An In-Depth Look at the SEC’s 2006 Examination Program
The SECís Office of Compliance Inspections and Examinations will conduct four types of exams in 2006: sweeps, cyclical exams of high-risk advisers, random exams of low-risk advisers, and cause exams.
While that might sound familiar, there are plenty of changes coming your way: There will be fewer sweeps in 2006. A firmís response to deficiencies and cooperation with examiners can influence its risk rating. And OCIE will be ranking advisersí compliance programs as "highly effective," "effective," or "ineffective."
Hereís an in-depth look at the 2006 exam program, which already is underway (the SECís fiscal year begins October 1). This article is based on comments by OCIE associate director Gene Gohlke at the October 20 ALI-ABA investment management conference and the October 26 Investment Adviser Association workshop, and by OCIE director Lori Richards at the October 26 NSCP conference.
There will be fewer sweep exams in 2006. OCIE appears to have taken the findings of the U.S. Government Accountability Office to heart. The GAO, in a September report on the SECís exam program, suggested that OCIE has been relying too heavily on sweep exams to the detriment of traditional full-scope exams. "Going forward," said Gohlke, "we will do fewer of these sweeps than we have in past years." As a result, "there will be more of our resources for the routine exams."
OCIE is no longer conducting baseline exams of all new registrants. The old saw that new registrants will be inspected within a year or two of registration has fallen by the wayside. Baseline exams had been an OCIE goal "a couple of years ago," said Richards. While OCIE would like to conduct an initial examination of every newly-registered advisory firm, "our resources donít allow us to do that." She explained that not only has there been an increase in the number of advisers, there has been an increase in the complexity of advisersí operations. That increased complexity, she noted, necessitates a longer amount of time per firm to conduct a quality examination.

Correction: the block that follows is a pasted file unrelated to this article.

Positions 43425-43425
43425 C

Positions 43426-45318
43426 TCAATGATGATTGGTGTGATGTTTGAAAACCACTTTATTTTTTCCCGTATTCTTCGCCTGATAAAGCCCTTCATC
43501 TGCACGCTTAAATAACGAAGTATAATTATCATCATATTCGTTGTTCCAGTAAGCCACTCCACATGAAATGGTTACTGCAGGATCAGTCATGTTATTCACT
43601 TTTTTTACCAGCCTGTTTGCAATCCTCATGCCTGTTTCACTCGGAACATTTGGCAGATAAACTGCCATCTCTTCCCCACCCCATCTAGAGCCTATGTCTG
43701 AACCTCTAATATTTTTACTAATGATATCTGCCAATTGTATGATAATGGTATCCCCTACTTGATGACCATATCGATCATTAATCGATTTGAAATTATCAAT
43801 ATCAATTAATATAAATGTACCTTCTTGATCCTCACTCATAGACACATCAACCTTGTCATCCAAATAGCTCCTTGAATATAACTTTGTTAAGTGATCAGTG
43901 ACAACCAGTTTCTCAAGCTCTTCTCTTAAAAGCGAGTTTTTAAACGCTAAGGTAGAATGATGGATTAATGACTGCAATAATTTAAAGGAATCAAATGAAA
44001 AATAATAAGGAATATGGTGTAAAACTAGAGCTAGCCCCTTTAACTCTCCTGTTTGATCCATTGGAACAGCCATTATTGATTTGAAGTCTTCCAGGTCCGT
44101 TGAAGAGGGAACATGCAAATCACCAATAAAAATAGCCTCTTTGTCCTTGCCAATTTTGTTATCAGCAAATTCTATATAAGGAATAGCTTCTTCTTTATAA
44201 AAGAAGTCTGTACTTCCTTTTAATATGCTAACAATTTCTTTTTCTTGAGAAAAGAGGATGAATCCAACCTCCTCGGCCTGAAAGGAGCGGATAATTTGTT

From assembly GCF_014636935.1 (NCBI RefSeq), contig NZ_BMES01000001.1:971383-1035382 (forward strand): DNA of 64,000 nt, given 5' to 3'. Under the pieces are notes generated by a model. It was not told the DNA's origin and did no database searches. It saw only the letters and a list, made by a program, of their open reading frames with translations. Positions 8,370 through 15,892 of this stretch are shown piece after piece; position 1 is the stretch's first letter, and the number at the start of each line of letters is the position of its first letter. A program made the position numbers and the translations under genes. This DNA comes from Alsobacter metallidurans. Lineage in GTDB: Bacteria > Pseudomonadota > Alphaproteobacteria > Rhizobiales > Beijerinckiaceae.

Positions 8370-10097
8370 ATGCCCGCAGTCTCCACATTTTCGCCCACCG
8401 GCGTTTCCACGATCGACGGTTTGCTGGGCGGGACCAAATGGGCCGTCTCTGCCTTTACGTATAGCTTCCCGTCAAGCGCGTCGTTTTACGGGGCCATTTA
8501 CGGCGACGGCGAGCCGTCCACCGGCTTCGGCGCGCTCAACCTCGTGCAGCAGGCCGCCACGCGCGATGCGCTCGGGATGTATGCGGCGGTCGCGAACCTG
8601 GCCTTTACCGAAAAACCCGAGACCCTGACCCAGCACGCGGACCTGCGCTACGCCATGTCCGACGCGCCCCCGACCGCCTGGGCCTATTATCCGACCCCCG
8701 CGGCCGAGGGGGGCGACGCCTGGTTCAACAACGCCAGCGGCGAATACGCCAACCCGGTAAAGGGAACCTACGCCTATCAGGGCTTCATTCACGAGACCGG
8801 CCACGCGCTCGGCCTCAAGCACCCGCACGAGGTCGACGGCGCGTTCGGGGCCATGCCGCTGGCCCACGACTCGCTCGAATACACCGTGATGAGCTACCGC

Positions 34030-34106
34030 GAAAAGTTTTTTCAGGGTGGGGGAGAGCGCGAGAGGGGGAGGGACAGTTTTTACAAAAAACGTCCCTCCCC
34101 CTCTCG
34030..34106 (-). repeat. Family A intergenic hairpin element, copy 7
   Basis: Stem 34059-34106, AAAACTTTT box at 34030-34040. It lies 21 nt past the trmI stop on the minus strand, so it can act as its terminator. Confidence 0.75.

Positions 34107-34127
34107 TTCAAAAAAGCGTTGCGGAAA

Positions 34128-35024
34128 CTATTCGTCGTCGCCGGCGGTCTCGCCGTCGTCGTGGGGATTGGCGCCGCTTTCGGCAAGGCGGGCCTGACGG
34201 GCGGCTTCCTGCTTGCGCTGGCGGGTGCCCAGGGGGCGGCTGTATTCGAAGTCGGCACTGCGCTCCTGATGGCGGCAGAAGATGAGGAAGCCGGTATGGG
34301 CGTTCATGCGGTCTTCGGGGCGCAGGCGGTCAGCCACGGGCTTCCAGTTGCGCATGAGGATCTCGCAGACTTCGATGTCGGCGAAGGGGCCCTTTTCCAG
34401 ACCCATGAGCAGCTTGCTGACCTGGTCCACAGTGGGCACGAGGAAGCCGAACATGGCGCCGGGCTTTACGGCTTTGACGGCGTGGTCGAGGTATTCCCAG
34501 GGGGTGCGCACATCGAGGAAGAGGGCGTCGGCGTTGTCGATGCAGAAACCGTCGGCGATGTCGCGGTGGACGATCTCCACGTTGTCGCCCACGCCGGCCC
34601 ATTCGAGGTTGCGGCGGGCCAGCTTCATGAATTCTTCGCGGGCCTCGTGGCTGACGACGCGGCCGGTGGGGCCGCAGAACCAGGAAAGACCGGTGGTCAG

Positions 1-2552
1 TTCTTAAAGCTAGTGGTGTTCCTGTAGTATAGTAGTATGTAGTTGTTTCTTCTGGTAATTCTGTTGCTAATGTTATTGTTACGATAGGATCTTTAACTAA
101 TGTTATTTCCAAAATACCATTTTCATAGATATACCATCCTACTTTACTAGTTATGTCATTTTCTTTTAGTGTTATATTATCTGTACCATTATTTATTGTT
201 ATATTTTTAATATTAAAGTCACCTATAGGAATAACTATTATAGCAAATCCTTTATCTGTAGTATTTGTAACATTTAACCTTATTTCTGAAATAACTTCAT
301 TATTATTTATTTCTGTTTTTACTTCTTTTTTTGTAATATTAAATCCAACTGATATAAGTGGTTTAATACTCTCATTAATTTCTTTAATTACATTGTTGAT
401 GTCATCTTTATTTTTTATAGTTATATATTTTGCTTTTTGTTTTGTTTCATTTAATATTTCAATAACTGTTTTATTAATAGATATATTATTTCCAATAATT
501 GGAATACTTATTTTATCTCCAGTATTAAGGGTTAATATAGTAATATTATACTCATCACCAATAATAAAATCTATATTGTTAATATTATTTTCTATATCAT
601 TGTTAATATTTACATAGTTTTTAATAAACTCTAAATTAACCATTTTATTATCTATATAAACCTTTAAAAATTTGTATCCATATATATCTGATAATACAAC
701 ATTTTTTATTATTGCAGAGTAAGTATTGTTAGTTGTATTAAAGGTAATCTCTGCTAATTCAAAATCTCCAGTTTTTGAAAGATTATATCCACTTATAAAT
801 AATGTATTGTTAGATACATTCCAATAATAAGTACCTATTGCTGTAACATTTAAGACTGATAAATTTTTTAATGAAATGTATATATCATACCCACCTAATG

OCIE is working on establishing monitoring teams for larger advisers. This has not been implemented yet, but will be done "as soon as we can get all the iís dotted and tís crossed," said Gohlke. Monitoring teams will be assigned to the "very, very large advisory groups," many of which have "10, 15, 20 different advisory firms" as well as "several fund complexes." In Gohlkeís view, "it makes a lot of sense to try to get to know the firm as a whole," rather than taking a "peek here and there."
High-risk advisers will be placed on a three-year exam cycle. Advisers identified as "high-risk" will be placed on a three-year cycle (thatís up a year from the previously-announced two-year cycle for high-risk firms)
How will firms know whether they are in the high-risk group? They wonít, at least until they notice that examiners seem to show up once every three years.
According to Gohlke, every registered adviser receives a risk rating, based on Form ADV responses and past examinations. The risk rating applies to the advisory firm, not the adviserís funds. "We do not independently rate funds," said Gohlke. (However, when the SEC staff examines an adviser, examiners also will look at any mutual funds or hedge funds that the adviser manages, he said.)
A variety of factors go into the risk rating. Gohlke explained that OCIE has developed a "risk assessment algorithm," which evaluates a firmís responses to the questions on Form ADV Part 1A and generates a score. He mentioned several factors that could lead to a higher risk rating:
a large amount of assets under management;
a retail client base;
having an affiliated broker;
having multiple affiliates;
employees or independent contractors with significant disciplinary history;